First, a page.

Teachers' fight costing Ottawa businesses

The boycott of some extra-curricular activities, including field trips and sports teams, is putting some Ottawa businesses in the red as they count on students to reach their bottom line.

Ottawa-area businesses are losing money after some teachers stopped leading extra-curricular activities, including field trips, as well as sports teams.

School bus companies are taking the hit because, besides transporting students to and from school, the day-trips have disappeared after teachers responded to a provincial bill that froze their salaries, among other drawbacks.

Ron Grenier says Stock Transportation's bus drivers are working far fewer hours due to the teachers' boycott of some extra-curricular activities. (CBC)

Ron Grenier, the charter co-ordinator for Stock Transportation in Ottawa, says his company lost $45,000 in September alone, which amounts to 50 per cent of its monthly charter revenues.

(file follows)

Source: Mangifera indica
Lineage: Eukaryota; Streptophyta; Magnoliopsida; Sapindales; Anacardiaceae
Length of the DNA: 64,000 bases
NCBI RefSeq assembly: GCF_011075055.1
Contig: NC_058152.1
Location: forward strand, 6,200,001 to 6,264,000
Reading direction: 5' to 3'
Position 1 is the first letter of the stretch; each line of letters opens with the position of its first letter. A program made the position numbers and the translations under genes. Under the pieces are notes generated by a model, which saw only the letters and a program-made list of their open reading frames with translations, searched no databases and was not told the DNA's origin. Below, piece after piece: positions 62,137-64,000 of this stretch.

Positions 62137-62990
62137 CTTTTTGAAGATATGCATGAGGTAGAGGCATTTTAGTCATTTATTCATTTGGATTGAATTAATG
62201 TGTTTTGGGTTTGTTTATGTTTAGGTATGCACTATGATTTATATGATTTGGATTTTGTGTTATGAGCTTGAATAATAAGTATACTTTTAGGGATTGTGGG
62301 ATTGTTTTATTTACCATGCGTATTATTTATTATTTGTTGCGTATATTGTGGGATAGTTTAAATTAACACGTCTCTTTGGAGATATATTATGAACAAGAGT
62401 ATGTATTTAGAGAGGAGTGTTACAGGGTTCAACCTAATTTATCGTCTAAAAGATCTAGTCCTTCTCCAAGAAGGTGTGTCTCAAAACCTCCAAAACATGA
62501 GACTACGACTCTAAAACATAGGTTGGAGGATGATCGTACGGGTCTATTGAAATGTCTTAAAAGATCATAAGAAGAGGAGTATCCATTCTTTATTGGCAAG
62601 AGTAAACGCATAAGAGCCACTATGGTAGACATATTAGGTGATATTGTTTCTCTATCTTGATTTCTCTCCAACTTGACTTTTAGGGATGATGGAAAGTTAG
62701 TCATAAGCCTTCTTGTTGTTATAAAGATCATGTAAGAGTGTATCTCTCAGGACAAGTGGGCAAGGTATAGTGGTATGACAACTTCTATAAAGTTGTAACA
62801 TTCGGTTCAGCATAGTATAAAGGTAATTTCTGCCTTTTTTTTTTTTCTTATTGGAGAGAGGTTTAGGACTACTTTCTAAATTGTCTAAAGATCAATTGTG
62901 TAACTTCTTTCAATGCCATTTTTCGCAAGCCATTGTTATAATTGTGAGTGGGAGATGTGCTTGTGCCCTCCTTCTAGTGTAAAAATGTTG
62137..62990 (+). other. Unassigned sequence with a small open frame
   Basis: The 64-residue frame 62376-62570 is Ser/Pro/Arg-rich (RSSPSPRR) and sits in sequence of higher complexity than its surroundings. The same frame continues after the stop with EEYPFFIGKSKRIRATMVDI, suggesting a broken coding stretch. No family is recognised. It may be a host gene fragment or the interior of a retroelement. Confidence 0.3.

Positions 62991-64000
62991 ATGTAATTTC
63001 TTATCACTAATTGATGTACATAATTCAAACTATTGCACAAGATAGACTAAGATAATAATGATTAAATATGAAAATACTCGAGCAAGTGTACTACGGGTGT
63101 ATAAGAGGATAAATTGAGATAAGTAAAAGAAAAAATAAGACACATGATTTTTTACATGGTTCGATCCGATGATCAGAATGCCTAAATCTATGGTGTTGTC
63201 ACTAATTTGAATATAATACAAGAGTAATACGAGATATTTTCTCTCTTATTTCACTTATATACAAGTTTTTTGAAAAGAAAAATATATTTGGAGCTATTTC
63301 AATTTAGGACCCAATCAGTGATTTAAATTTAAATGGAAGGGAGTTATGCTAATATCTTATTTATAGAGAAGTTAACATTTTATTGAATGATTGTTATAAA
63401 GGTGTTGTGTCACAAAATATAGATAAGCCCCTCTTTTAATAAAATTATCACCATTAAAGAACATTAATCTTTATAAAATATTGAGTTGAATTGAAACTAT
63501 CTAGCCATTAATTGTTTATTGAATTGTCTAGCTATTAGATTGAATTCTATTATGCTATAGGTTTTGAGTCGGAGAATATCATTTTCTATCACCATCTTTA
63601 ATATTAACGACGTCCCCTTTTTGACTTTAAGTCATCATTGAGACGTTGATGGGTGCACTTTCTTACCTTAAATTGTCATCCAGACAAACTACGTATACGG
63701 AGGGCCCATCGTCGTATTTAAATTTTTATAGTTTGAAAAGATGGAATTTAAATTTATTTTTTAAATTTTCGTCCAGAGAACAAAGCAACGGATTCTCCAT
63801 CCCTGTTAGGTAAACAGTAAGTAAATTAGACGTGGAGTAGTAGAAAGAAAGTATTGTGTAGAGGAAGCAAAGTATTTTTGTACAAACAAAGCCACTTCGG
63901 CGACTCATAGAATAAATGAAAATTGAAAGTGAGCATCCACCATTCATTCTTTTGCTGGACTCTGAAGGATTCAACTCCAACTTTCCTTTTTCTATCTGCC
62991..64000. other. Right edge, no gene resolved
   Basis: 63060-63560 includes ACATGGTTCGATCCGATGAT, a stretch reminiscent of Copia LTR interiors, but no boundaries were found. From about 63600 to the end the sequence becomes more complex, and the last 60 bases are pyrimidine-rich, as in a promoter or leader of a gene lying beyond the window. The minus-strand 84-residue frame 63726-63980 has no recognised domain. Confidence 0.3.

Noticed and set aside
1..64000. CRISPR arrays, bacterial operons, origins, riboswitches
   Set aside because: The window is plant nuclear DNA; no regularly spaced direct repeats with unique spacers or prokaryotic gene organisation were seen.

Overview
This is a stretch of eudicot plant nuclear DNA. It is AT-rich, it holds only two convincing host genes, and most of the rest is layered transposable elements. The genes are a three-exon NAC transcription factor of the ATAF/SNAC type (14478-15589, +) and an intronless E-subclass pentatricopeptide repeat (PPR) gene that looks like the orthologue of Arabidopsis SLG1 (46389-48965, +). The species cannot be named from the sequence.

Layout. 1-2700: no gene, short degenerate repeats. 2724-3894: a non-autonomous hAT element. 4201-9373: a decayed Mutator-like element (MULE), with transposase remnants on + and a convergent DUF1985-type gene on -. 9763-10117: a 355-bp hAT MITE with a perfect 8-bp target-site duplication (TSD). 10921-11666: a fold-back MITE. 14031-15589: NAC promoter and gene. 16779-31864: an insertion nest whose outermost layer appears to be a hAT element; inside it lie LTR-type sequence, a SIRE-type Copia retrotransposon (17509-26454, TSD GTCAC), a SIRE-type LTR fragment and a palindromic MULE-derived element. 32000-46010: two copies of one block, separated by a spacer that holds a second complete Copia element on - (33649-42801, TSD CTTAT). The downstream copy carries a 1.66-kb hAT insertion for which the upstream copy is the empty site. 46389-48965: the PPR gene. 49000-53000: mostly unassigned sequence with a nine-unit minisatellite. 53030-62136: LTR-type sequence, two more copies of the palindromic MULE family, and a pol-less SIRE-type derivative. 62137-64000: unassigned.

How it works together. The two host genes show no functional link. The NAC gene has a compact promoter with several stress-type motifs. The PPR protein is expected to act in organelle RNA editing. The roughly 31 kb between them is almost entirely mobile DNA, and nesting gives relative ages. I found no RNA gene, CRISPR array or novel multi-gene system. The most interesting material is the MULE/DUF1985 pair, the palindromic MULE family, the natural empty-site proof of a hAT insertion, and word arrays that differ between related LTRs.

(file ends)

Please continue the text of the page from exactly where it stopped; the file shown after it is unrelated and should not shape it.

There are fewer school buses taking students on field trips, charter trips out of town and sports activities, he added.

"I don't like it. I understand what they are doing but I don't appreciate it," he said.

There are not going to be layoffs, Grenier assured, but drivers are working fewer hours and losing money in the process.

"Some of them, it's a matter of $45 a week and some drivers it's $200 to $300 a week ... it's paying their rent or buying their food," he said.

Grenier also said the absence of NHL hockey will take even more school buses off the roads as Stock supplies buses to restaurants as shuttles to the games.

Farmers lose more business

Unions representing teachers have said arranging field trips are done only on a voluntary basis. At some schools, there have not been any trips this year.

The co-owner of Acorn Creek Garden Farm in Carp, in Ottawa' western edge, said school tours are down 40 per cent and he lost $4,000 through September.

Andy Terauds, who is also heavily involved in the Ottawa Farmers Market, said each fall between 700 and 1,000 students visit his farm for his vegetables.

The bigger drawback from the teachers' job action, he said, is losing both parents and kids as future customers.

"If they don't know what a local product tastes like, they're going to think a Brussels sprout tastes like the ones in stores," he said.